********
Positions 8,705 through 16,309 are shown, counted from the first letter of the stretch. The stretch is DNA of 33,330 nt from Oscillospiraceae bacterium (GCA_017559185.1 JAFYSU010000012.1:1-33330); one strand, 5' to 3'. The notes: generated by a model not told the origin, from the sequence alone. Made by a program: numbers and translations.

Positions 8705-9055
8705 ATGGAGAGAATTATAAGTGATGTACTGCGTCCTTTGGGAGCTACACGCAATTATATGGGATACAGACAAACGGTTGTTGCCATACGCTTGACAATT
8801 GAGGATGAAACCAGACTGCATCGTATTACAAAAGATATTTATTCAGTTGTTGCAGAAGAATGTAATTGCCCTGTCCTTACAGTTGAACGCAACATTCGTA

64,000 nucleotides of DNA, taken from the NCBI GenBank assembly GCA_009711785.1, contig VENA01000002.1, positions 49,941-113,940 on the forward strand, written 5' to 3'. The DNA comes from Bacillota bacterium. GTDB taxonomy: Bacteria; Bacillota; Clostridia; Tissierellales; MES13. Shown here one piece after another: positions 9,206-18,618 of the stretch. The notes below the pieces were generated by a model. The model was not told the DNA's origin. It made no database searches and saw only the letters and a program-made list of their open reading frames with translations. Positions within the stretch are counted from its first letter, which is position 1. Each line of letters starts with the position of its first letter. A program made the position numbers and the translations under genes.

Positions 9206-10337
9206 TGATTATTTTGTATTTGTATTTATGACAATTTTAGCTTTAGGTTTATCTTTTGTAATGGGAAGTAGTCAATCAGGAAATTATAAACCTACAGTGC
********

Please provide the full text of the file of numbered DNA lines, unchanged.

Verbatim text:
Positions 8,705 through 16,309 are shown, counted from the first letter of the stretch. The stretch is DNA of 33,330 nt from Oscillospiraceae bacterium (GCA_017559185.1 JAFYSU010000012.1:1-33330); one strand, 5' to 3'. The notes: generated by a model not told the origin, from the sequence alone. Made by a program: numbers and translations.

Positions 8705-9055
8705 ATGGAGAGAATTATAAGTGATGTACTGCGTCCTTTGGGAGCTACACGCAATTATATGGGATACAGACAAACGGTTGTTGCCATACGCTTGACAATT
8801 GAGGATGAAACCAGACTGCATCGTATTACAAAAGATATTTATTCAGTTGTTGCAGAAGAATGTAATTGCCCTGTCCTTACAGTTGAACGCAACATTCGTA

64,000 nucleotides of DNA, taken from the NCBI GenBank assembly GCA_009711785.1, contig VENA01000002.1, positions 49,941-113,940 on the forward strand, written 5' to 3'. The DNA comes from Bacillota bacterium. GTDB taxonomy: Bacteria; Bacillota; Clostridia; Tissierellales; MES13. Shown here one piece after another: positions 9,206-18,618 of the stretch. The notes below the pieces were generated by a model. The model was not told the DNA's origin. It made no database searches and saw only the letters and a program-made list of their open reading frames with translations. Positions within the stretch are counted from its first letter, which is position 1. Each line of letters starts with the position of its first letter. A program made the position numbers and the translations under genes.

Positions 9206-10337
9206 TGATTATTTTGTATTTGTATTTATGACAATTTTAGCTTTAGGTTTATCTTTTGTAATGGGAAGTAGTCAATCAGGAAATTATAAACCTACAGTGC